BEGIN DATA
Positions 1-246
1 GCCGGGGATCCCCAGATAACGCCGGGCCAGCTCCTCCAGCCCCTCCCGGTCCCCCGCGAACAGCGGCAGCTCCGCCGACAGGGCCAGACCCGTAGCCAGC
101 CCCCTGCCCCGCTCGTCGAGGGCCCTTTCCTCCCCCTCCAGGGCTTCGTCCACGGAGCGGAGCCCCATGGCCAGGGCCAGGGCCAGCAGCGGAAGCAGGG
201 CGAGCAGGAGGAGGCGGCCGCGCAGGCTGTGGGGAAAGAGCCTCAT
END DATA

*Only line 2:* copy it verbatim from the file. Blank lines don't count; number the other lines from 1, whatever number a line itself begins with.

1 GCCGGGGATCCCCAGATAACGCCGGGCCAGCTCCTCCAGCCCCTCCCGGTCCCCCGCGAACAGCGGCAGCTCCGCCGACAGGGCCAGACCCGTAGCCAGC